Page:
FTPS content
Mirjana's picture


SFTP does not have anything common with FTP

SFTP, or secure FTP, is a program that uses SSH to transfer files. Unlike standard FTP, it encrypts both commands and data, preventing passwords and sensitive information from being transmitted in the clear over the network. It is functionally similar to FTP, but because it uses a different protocol, you can't use a standard FTP client to talk to an SFTP server, nor can you connect to an FTP server with a client that supports only SFTP.
SFTP is most often confused with FTPS and vice-versa.  However, unlike FTP and FTPS these protocols are not at all related. SFTP is actually a sub-system of the SSH (Secure Shell) protocol and typically runs on port 22. Unlike FTP/S, SFTP does not have the concept of separate command and data channels. Instead both data and commands are transferred in specially formatted packets via a single connection. Furthermore, unlike FTPS explicit SSL, SFTP encrypts the entire session and does not offer the ability to switch between unencrypted and encrypted mode.

Encryption methods for SFTP and FTPS

Both FTPS and SFTP use a combination of asymmetric algorithm (RSA, DSA), symmetric algorithm (DES/3DES, AES, Twhofish etc.) and a key-exchange algorithm.
For authentication FTPS (to be more precise, SSL/TLS protocol under FTP) uses X.509 certificates, while SFTP (SSH protocol) uses SSH keys.
X.509 certificates include the public key and certain information about the certificate owner. This information lets the other side verify the integrity of the certificate itself and authenticity of the certificate owner. Verification can be done both by computer and to some extent by the human. X.509 certificate has an associated private key, which is usually stored separately from the certificate for security reasons.
SSH key contains only a public key (the associated private key is stored separately). It doesn't contain any information about the owner of the key. Neither it contains information that lets one reliably validate the integrity and authenticity. Some SSH software implementations use X.509 certificates for authentication, but in fact they don't validate the whole certificate chain - only the public key is used (which makes such authentication incomplete and similar to SSH key authentication).

SFTP vs FTPS, what to choose

While FTP is very popular, it has certain disadvantages that make it harder to use. The major drawbacks are:
·         lack of the uniform format for directory listing (this problem has been partially solved by introducing MLST command, but it's not supported by some servers) and
·         presence of the secondary connection (DATA connection).
·         Security in FTP is provided by employing SSL/TLS protocol for channel encryption. The secured version of FTP is called FTPS.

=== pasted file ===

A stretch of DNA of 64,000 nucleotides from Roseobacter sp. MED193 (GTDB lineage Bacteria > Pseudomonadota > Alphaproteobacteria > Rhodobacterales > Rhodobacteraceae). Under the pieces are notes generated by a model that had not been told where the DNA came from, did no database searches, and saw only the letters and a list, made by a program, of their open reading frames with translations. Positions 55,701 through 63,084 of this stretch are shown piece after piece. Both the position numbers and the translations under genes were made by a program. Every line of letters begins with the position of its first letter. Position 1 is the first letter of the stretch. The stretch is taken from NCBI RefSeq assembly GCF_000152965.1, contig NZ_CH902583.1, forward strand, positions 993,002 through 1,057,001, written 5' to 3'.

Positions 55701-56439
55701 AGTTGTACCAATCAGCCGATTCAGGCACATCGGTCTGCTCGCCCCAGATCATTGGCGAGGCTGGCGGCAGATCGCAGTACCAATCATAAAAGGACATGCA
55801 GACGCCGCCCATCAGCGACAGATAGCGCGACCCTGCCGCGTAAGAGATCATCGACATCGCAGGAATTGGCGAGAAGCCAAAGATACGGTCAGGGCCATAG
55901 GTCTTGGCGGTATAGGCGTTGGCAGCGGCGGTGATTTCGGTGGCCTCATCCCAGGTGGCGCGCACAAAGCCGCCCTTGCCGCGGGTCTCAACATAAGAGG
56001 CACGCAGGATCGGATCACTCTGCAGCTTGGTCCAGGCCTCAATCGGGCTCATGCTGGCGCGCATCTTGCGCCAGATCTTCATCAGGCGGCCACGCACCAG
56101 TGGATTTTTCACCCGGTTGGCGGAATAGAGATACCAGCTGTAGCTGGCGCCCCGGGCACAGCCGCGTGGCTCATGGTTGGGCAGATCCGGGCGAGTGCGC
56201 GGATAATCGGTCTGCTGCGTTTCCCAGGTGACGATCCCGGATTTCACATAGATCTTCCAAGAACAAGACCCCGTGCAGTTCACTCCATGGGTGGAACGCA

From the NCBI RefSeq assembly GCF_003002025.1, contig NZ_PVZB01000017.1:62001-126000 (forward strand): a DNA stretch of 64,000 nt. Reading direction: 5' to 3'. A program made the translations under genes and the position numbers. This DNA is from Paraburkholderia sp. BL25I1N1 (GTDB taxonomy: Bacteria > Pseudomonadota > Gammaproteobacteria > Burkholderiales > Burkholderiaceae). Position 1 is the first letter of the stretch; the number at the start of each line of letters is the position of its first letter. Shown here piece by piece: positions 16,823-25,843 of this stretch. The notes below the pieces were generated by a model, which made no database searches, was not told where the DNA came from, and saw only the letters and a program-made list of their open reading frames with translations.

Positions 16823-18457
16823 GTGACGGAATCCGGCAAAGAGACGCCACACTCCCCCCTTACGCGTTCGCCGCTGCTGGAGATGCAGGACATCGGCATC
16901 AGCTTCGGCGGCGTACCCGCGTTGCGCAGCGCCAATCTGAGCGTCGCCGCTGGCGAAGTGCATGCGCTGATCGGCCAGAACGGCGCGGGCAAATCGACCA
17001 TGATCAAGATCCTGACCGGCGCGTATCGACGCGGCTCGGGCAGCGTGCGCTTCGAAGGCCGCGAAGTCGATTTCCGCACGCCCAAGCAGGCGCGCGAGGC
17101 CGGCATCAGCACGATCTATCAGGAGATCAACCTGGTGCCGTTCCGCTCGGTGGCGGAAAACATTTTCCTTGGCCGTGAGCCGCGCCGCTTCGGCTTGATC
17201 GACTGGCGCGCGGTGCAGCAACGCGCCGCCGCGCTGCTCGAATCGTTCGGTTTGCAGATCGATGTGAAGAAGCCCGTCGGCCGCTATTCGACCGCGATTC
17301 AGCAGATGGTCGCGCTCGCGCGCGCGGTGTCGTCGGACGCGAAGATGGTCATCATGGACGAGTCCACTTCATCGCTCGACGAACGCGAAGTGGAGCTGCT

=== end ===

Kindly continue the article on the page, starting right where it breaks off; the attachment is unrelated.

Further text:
As usually, the answer depends on what your goals and requirements are. In general, SFTP is technologically superior to FTPS. Of course, it's a good idea to implement support for both protocols, but they are different in concepts, in supported commands and in many other things.
It's a good idea to use FTPS when you have a server that needs to be accessed from personal devices (smartphones, PDAs etc.) or from some specific operating systems which have FTP support but don't have SSH / SFTP clients. If you are building a custom security solution, SFTP is probably the better option.
As for the client side, the requirements are defined by the server(s) that you plan to connect to. When connecting to Internet servers, SFTP is more popular because it's supported by Linux and UNIX servers by default.
For private host-to-host transfer you can use both SFTP and FTPS. For FTPS you would need to search for a free FTPS client and server software or purchase a license for commercial one. For SFTP support you can install OpenSSH package, which provides free client and server software.

 SFTP and FTPS – pros and cons

Good standards background which strictly defines most (if not all) aspects of operations
The communication is binary and can't be logged "as is" for human reading
Only one connection (no need for DATA connection)
SSH keys are harder to manage and validate
The connection is always secured
The standards define certain things as optional or recommended, which leads to certain compatibility problems between different software titles from different vendors
The directory listing is uniform and machine-readable
No server-to-server copy and recursive directory removal operations
The protocol includes operations for permission and attribute manipulation, file locking and more functionality
No built-in SSH/SFTP support in VCL and .NET frameworks
Widely known and used
Doesn't have a uniform directory listing format
The communication can be read and understood by the human
Requires a secondary DATA channel, which makes it hard to use behind the firewalls
Provides services for server-to-server file transfer
Doesn't define a standard for file name character sets (encodings)
SSL/TLS has good authentication mechanisms (X.509 certificate features)
Not all FTP servers support SSL/TLS
TP and SSL/TLS support is built into many internet communication frameworks
Doesn't have a standard way to get and change file and directory attributes
Syndicate content